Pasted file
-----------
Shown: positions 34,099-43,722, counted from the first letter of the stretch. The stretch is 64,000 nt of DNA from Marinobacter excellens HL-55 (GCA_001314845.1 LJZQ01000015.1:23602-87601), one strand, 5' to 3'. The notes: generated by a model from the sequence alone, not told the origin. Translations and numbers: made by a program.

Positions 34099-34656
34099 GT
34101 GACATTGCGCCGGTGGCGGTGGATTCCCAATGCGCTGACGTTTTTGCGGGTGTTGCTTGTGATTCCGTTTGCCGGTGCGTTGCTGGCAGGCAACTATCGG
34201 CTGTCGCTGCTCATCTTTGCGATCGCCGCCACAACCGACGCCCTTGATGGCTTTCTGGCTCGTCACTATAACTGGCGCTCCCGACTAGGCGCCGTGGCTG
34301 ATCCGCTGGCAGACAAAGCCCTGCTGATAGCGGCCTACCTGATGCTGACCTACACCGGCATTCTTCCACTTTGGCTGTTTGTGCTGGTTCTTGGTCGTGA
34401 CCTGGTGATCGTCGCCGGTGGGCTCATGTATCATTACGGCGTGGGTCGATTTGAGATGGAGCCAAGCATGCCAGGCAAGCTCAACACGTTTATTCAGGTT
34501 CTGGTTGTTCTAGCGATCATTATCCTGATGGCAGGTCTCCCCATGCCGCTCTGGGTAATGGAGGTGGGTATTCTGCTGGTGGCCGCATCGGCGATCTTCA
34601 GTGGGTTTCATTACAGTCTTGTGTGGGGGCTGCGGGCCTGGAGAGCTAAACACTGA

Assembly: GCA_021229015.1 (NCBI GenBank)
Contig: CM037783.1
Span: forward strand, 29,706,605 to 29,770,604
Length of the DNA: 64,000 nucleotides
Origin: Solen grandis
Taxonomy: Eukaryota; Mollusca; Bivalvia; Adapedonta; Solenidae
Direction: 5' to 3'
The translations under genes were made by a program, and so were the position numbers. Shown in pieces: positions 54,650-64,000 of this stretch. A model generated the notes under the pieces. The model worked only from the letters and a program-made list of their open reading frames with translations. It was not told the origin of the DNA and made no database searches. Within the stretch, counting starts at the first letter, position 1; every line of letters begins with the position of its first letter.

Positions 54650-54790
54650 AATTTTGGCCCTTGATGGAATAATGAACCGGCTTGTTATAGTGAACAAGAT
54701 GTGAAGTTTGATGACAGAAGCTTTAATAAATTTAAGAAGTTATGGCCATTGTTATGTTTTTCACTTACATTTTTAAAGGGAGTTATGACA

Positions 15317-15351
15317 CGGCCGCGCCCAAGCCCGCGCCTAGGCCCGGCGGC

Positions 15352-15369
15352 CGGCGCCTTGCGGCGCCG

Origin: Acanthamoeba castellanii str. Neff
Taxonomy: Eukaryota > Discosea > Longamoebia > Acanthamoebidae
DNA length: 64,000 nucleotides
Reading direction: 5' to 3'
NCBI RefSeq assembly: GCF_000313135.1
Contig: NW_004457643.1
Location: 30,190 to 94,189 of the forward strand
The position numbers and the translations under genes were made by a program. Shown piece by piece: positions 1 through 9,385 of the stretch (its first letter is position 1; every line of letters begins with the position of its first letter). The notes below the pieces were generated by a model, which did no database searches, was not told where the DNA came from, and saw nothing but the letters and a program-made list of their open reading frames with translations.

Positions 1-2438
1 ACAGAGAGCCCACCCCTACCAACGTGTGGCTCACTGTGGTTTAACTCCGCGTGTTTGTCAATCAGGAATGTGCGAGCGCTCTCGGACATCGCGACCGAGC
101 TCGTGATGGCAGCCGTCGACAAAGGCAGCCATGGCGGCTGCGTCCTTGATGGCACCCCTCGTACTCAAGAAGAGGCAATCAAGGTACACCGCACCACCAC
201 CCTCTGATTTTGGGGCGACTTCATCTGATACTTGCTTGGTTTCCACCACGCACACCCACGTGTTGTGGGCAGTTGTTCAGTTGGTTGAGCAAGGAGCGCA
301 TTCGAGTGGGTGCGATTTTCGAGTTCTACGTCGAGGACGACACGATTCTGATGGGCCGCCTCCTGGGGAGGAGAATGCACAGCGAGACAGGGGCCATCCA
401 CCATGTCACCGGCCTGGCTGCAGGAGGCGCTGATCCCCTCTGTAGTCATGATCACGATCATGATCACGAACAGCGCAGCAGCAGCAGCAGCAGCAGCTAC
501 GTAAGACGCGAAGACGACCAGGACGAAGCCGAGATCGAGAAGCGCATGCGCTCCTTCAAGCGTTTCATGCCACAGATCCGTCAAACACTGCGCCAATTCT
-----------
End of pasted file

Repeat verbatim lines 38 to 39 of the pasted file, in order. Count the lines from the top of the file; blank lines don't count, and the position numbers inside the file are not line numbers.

401 CCATGTCACCGGCCTGGCTGCAGGAGGCGCTGATCCCCTCTGTAGTCATGATCACGATCATGATCACGAACAGCGCAGCAGCAGCAGCAGCAGCAGCTAC
501 GTAAGACGCGAAGACGACCAGGACGAAGCCGAGATCGAGAAGCGCATGCGCTCCTTCAAGCGTTTCATGCCACAGATCCGTCAAACACTGCGCCAATTCT